-The visual system now identifies the object and reflexively or voluntarily foveates them for detailed analysis, therefore a dedicated motor system has been developed. The motor system is only activated when a worthwhile target for an eye movement has been identified. This all highlights how much the human brain has evolved.
-Because of an overload of information arriving at the eyes with little of this being of importance, an attentional system has been developed.
-Voluntary attention enhances the activity of neurons in extrastriate cortex when something seems of importance.
-The central mechanism that directs attention still seems unclear because although the link between extrafoveal attentional location & eye movement appears strong it has not been shown that one causes the other.
-However Moore& Armstrong tried to demonstrate that there was a link. In a study with monkeys they found that the absolute response enhancement was stronger if presented with a preferred stimulus then when presented with a non-preferred stimulus, showing that attention is directed at things that are appealing to us.
-Findings have found that the FEF plays a central role in directing spatial attention and that this process is linked directly to the generation of eye movement commands.
-Stimulation of the FEF shifts attention.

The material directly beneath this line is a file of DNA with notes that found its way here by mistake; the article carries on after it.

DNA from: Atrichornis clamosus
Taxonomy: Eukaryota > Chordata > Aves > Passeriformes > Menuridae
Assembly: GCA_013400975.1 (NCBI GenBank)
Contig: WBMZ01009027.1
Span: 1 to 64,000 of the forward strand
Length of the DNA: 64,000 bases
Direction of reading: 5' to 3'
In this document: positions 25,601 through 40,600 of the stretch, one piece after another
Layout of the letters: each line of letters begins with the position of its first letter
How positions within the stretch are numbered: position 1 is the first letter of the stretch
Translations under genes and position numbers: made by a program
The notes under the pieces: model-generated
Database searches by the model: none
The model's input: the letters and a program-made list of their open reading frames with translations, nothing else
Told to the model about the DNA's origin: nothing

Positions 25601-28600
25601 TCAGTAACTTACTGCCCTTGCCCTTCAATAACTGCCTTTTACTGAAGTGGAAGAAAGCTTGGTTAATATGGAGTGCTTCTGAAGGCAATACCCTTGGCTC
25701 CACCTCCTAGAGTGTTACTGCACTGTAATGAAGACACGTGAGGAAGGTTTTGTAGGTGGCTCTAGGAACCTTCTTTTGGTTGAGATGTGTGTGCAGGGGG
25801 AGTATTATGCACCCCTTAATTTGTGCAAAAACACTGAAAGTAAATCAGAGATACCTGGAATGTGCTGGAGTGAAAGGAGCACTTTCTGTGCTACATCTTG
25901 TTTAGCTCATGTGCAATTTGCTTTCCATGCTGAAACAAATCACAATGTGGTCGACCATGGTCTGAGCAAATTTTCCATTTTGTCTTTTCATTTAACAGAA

-A criticism of this theory is that attention can also be directed to a low-salience portion of the visual field which can cause eye movements.
-Attention can also be directed at features as well as locations.
-It seems that the FEF plays the main role in stimulus salience, however other cortical areas are also involved in carrying salient signals.
Important info from lecture 3
Two cortical routes = what & where
The two crucial functions are;
Object Perception = Where is it?
- A lesion to this part of the brain causes optic ataxia, resulting in problems with reaching and grasping things.
Saccades = Rapid eye movements (lasts between 25 & 100 msec)
Fixations = Pauses between saccades where the eye takes in visual information.
Recognition & response are filters of attention - Hearing, seeing & touching can aid attention.
Agnosia = Unattended stimuli is not available to conscious awareness.
Agnosias: Impairments of recognition
It's the inability to recognize basic objects, this is caused by brain damage.
Patients cannot recognise common objects, yet have no problem in recognizing faces.
- Some patients have trouble recognizing common objects whilst others have trouble recognizing faces, suggesting that objects & faces may be processed by separate perceptual mechanisms/brain areas.
Prosopagnosia ('face blindness')
- Although patients have basic recognition they cannot recognise faces.
- With object agnosia- visual acuity is spared.
- Because patients with prosopagnosia have difficulty recognising faces they often rely on other factors such as hair, voice or other peripheral cues.
- In an experiment using an FMRI machine, it showed that when patients viewed pictures of objects their PPA became more active and when viewing faces their FFA became more active, showing that faces and objects use different parts of the brain.